For most people, purchasing a diamond is a significant investment, and shopping for one can feel a little intimidating. That's why we created a comprehensive guide to help teach you about diamonds in a simple, straightforward way. At the end of the day, there is no one correct answer when it comes to diamond selection, and your personal preferences will help you decide on the right diamond for you. These guidelines are simply meant to educate and help you get the best value for your money, regardless of your budget.

 What is the Diamond Grading Scale?

 No two diamonds are exactly alike. Like snowflakes, each diamond has a unique set of characteristics, and there is no "right answer" for how a diamond should look. However, to standardize the evaluation of diamonds, organizations like the International Gemological Institute (IGI) and the Gemological Institute of America (GIA) use a system for grading stones under four distinct categories, known as the Four Cs: Carat, Cut, Color, and Clarity. A diamond is given a separate rating for each of the four Cs, and the combination of these ratings determines the purity and value of the stone.

The four C's of diamond quality: 

  • Carat. A diamond's carat indicates the size and weight of the stone. Carat weights are divided and subdivided into incremental "points," allowing for extremely precise measurements. While the price typically goes up with diamond carat weight, the overall value of a stone is determined by all Four Cs together.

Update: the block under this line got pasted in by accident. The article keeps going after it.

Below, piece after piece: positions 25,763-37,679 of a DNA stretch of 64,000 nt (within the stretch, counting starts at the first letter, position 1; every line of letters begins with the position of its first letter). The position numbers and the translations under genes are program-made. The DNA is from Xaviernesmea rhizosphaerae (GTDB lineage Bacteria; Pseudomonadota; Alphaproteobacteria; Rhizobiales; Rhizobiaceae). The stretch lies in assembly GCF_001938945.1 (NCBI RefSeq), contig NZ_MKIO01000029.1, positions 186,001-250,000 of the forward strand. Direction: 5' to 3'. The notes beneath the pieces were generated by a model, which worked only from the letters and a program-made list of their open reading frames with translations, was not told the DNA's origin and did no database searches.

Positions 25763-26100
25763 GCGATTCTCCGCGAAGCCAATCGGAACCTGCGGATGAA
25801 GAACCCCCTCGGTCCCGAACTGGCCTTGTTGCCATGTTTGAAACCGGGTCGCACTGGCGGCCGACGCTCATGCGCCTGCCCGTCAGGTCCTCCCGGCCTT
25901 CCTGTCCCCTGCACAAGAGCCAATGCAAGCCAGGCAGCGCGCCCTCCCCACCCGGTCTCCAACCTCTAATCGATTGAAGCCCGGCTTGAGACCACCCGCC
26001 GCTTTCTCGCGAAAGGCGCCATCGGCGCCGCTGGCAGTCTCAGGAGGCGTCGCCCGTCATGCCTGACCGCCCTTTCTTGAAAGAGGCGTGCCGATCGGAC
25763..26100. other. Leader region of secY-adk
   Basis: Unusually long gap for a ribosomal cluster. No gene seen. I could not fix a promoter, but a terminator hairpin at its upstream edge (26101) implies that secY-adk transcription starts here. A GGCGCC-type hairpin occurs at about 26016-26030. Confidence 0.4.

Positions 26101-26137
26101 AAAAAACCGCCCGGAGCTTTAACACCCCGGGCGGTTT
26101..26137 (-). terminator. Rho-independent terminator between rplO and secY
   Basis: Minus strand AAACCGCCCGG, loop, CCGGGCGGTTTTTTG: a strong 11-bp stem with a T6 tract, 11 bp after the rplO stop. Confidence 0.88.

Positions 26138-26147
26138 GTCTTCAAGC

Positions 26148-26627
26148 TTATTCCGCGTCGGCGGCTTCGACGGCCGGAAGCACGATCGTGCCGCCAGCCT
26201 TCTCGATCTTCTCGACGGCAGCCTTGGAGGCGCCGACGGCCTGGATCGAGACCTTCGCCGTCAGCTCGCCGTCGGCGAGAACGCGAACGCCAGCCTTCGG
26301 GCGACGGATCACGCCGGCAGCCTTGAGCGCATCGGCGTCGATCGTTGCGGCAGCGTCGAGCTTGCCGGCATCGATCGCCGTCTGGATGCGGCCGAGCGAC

• Cut. A common misconception is that diamond cut refers to the shape of the stone. It actually refers to how well a diamond interacts with light to create desirable visual effects, which is determined by a variety of factors, including the proportions, angles, and symmetry of the cut. A diamond's cut is graded on a 6-step scale from Ideal to Poor and is considered to have the most significant impact on its overall beauty and shine.
  • Color. The diamond color scale is based on the absence of color. A chemically pure and structurally perfect diamond is considered "colorless." Diamond color uses a D-to-Z system, with color grade D representing the highest degree of colorlessness, and color grade Z the lowest. 

Note: the diamond color grade does not apply to so-called "color diamonds," where the hue present in the diamond is intentional.

  • Clarity. When diamonds are created, either naturally or lab-grown, the process can result in a variety of internal characteristics known as "inclusions" and external characteristics known as "blemishes." While no diamond is perfectly pure, the fewer of these characteristics that exist in the stone, the better its clarity. Because diamond clarity is complex and involves measuring the size, position, and number of these internal and external characteristics, a special system known as the Diamond Clarity Scale is used to evaluate them.


What are diamond inclusions?

All diamonds contain microscopic imperfections, known as inclusions. Diamond inclusions form in or on the stone during the diamond growth process and affect the way the diamond interacts with light. No two diamonds have the same number, size, location, or type of inclusions. Gemologists inspect these tiny unique internal and surface characteristics through 10x magnification and use the Diamond Clarity Scale to assign a clarity grade to each diamond. Here are a few of the most common types of inclusions contained in nearly every diamond:

  • Cloud. A cloud refers to multiple tiny pinpoints grouped together that may interfere with how the diamond interacts with light. When a diamond has a large number of these imperfection groups, it is known as a "cloudy diamond."
  • Graining. When the crystal development is uneven during the formation process, small white, colored, or reflective lines may appear, known as graining, which causes the diamond to appear hazy.